by Julia Flamingo
Sergio Camargo’s greatest passion were the stones. The way he transformed the process of working with them in a manner of corporal and physical experience made him create one of the most important body of work in Brazilian history. Sergio Camargo (Rio de Janeiro, 1930-1990) is, in fact, one of the few Brazilian sculptors whose pieces take part in collections such as MoMA and Tate. Some call him a constructivist, other minimalist or cubist, however he never officially joined any of this movements. He was experimenting, learning with various artists, materials and styles, traveling here and there, creating new studios and absorbing what the surroundings would show him.
The digital exhibition ’mis-piedras - Sergio Camargo’ curated by Carlos Nunes and Marilucia Bottallo was built with Art Curator Grid’s Exhibition Tool to bring to the public a selection of photographies that show the artist in his studios in Rio de Janeiro, Paris and Massa, whether in contact with the raw material of his sculptures, or in the process of reflecting on his production. The show is a reflection derived from the eponymous book edited by Instituto de Arte Contemporânea (IAC), a private São Paulo-based non-profit organization, and based on the material of Sergio Camargo's personal archive deposited there. Read below for the interview we carried out with curator Marilucia Bottallo:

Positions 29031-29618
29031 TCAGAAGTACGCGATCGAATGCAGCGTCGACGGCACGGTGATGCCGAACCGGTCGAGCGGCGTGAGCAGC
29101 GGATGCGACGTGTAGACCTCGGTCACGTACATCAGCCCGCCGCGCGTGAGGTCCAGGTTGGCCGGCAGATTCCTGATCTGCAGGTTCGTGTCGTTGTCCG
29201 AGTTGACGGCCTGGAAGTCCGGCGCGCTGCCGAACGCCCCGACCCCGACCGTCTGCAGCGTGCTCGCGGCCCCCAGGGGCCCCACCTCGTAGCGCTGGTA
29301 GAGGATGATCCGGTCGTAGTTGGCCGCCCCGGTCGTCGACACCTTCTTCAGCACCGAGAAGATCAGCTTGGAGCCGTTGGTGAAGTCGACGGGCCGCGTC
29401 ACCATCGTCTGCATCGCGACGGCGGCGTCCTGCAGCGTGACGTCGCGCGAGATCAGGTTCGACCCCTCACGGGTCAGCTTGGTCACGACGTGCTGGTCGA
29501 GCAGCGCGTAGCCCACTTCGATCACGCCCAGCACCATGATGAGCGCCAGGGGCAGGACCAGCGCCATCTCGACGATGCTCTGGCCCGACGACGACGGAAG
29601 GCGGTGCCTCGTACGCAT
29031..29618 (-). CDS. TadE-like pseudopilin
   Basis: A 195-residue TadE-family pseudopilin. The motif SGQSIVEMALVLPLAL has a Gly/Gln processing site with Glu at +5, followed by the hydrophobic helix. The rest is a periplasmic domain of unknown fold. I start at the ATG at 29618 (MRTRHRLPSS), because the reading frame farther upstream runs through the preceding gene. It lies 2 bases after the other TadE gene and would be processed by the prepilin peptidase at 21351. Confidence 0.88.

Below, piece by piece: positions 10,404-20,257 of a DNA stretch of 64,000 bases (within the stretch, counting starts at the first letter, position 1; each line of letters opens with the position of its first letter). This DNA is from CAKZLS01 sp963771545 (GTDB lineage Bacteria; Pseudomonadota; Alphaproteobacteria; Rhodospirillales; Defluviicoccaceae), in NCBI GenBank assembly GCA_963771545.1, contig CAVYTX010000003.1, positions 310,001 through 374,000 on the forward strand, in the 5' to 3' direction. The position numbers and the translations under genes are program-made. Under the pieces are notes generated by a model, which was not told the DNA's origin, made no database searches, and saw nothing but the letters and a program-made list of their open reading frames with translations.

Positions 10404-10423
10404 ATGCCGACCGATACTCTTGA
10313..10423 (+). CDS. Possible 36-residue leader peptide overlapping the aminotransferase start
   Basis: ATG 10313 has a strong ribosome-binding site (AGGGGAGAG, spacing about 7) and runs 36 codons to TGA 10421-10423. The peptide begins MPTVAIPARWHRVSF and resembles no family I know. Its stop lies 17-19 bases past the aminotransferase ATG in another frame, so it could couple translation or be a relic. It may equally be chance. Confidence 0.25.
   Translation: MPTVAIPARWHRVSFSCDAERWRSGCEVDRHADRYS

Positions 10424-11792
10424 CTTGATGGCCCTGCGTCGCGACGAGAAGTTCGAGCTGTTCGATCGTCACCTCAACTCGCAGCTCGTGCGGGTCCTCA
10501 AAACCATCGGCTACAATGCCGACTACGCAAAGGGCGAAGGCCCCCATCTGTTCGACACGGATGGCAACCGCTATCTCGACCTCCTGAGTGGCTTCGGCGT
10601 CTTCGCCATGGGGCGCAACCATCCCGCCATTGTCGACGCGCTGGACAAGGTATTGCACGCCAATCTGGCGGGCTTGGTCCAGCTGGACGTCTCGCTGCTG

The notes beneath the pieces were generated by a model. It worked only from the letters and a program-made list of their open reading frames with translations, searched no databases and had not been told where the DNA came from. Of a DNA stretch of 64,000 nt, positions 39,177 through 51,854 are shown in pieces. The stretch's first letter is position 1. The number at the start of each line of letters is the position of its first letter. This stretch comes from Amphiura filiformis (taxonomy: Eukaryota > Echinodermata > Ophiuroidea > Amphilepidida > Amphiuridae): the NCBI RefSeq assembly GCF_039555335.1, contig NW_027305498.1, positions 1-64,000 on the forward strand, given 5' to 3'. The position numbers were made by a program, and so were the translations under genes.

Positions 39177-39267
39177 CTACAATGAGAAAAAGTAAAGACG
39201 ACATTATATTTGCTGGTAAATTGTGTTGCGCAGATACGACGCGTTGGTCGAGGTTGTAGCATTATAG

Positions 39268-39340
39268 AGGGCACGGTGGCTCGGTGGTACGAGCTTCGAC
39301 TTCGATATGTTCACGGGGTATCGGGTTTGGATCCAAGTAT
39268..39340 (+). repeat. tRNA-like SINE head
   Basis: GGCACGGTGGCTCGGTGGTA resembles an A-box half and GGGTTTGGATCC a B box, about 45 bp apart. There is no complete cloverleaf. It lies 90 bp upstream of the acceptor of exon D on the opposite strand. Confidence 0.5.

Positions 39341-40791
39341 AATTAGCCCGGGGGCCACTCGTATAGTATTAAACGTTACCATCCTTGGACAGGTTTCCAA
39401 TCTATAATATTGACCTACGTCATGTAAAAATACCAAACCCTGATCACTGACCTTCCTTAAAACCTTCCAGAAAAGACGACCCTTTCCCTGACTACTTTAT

Julia Flamingo - Firstly, I would like to ask you to share the story of the book itself, as the starting point of this project. Where did the idea of working with photographs of Sergio Camargo's studios come from? Was it a request by IAC? How was the research process shared between Carlos Nunes and yourself? How long did it take to gather the material and how many photographs the book contains?
Marilucia Bottallo - The book emerged from the research conducted in the IAC's collection. Looking at those images, together with the Curatorial Council and Raquel Arnaud, we had the idea of giving prominence to these images that bring partial aspects of Sergio Camargo's creative process. However, it should be noted that the final format of the publication was an idea and a demand of Raquel Arnaud. This mention is important because Raquel has always had Sergio Camargo as a friend in addition to the relationship that both established as Marchand and artist. Therefore, she knew how fundamental the studios were as a place of creation and meditation on his art. To carry out this project, the artist Carlos Nunes - Cadão - was called. He had the role of conceiving and organizing the editorial project of the book. In the process, David Forell, who works at the Documentation and Research Center, and I, Technical Director of IAC, started to collaborate with documentary sources, information, and images and ended up getting involved in the process as a whole. Cadão is a great and very generous artist and I believe that he understood, in a very sensitive way, the welcoming spirit of Sergio Camargo. I think that this spirit is clear in the final selection of images. This work took a long time to be carried out carefully, having started in February 2019 and concluded in August 2020 with the publication of the book. The book has 70 photographic images, sketches of works, as well as excerpts from interviews and some of his poems.